I recently received an S.O.S. from a follower we'll call Sue. "I keep trying to stay in control of what I eat. I start off really good. Then throughout the day, things happen that make me lose it and I start grabbing crackers or chips. I can't stop it. So I just eat whatever I want for the rest of the day since that day is shot anyway...HELP!"
How many of you can relate to Sue with her feelings and frustrations? I'm sure many of you can. That's part of my history, too. It's important to know that you are not alone in this!
- Let go of the Good vs. Bad/ All or Nothing thinking. If you feel that you have to be perfect when you are trying to lose weight (a.k.a. "good" on your plan,) some of us get the message that that you yourself are "good" when you follow it. If you lose control and end up eating chips you made a "bad" choice, therefore you must be bad. You are either all "on" your plan, or all "off:" all or nothing, good or bad. This crazy talk used to rule every one of the zillion diets I went "on" throughout the years. The truth is, you are a good, wonderful person no matter what you eat. It's just food. The food you eat does not make you good or bad.
- It's not what happened that really matters, it's what happens next. So, you found yourself chowing down crackers and chips and they weren't what you had planned on. Let it go. Don't throw away the rest of the day! Take a deep breath, drink a glass of water, and forgive yourself. You can choose to be in control in the very next minute. If you allow yourself to feel as if you screwed up the day and just end up eating anything, lots of damage can be done, both calorically and psychologically.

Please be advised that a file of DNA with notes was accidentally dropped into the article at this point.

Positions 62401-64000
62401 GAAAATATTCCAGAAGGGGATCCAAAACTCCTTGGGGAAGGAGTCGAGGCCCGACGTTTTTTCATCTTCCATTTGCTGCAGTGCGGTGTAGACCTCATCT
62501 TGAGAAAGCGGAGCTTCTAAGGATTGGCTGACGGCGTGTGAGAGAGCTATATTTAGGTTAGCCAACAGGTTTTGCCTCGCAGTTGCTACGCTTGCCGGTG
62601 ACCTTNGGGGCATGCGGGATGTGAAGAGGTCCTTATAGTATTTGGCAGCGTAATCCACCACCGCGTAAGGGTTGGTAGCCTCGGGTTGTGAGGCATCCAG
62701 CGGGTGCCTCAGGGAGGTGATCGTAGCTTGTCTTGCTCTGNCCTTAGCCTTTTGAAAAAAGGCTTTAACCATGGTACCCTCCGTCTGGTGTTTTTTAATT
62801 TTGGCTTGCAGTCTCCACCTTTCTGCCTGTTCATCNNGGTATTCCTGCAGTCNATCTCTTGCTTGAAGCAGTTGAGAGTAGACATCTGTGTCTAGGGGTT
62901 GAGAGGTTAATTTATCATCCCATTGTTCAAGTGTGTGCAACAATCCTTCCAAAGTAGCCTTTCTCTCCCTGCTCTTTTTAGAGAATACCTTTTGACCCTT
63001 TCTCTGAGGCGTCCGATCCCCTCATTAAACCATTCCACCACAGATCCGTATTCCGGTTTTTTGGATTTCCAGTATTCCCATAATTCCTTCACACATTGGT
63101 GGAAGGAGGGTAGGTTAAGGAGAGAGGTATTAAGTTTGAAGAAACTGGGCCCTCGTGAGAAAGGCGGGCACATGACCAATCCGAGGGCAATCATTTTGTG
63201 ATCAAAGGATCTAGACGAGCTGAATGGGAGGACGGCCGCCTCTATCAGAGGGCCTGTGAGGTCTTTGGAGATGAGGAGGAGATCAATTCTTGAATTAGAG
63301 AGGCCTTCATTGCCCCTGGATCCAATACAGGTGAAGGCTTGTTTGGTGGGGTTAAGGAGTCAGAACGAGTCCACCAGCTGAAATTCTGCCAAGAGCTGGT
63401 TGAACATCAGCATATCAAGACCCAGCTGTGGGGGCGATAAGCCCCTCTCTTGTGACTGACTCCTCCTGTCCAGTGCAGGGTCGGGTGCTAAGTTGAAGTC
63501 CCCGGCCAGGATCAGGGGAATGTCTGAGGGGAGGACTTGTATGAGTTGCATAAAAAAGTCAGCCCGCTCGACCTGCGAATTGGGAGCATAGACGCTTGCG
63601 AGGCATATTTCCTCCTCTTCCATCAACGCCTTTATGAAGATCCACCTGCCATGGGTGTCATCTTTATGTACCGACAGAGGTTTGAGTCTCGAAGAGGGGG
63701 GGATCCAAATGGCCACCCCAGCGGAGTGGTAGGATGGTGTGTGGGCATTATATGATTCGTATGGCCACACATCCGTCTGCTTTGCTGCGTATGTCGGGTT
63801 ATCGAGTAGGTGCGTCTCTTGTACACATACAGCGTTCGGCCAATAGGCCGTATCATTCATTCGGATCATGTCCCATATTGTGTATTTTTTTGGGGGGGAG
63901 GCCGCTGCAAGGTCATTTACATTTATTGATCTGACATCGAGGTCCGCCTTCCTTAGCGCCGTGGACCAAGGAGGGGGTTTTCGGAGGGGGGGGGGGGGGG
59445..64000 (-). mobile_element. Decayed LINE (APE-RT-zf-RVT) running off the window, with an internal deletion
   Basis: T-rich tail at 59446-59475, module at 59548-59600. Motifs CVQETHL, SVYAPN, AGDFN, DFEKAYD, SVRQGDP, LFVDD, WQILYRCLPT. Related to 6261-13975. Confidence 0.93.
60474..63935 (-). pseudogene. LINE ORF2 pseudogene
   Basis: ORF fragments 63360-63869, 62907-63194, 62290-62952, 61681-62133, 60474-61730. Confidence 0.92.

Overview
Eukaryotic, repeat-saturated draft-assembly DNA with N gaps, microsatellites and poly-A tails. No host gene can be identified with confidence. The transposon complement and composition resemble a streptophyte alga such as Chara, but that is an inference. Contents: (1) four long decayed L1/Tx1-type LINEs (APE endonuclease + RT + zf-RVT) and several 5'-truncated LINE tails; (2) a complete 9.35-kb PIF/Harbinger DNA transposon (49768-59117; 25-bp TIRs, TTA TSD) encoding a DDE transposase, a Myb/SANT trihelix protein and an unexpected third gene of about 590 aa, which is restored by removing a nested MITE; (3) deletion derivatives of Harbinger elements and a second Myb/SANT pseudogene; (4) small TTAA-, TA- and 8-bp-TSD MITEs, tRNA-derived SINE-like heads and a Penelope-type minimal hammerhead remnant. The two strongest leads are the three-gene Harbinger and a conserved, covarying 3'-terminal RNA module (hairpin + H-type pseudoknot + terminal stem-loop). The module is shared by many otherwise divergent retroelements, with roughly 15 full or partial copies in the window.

- Time Out. Hopefully, the next time you have the urge to eat as a result of emotions, you will recognize it before you take the first bite. If not, try to recognize this as soon as you can. Then, STOP. Give yourself a 10 minute TIME OUT. During this time, do whatever want to do, just promise yourself you won't eat. Some people like to distract themselves with other activities, play on the computer, work on hobbies, or go for a walk. At the end of the 10 minutes, if you still want to eat whatever it is that's calling your name, plan to do just that. Sit down with a plate and silverware. Place one serving of the food that was trying to control you on your plate. Savor every bite and enjoy it.
- Repeat as needed.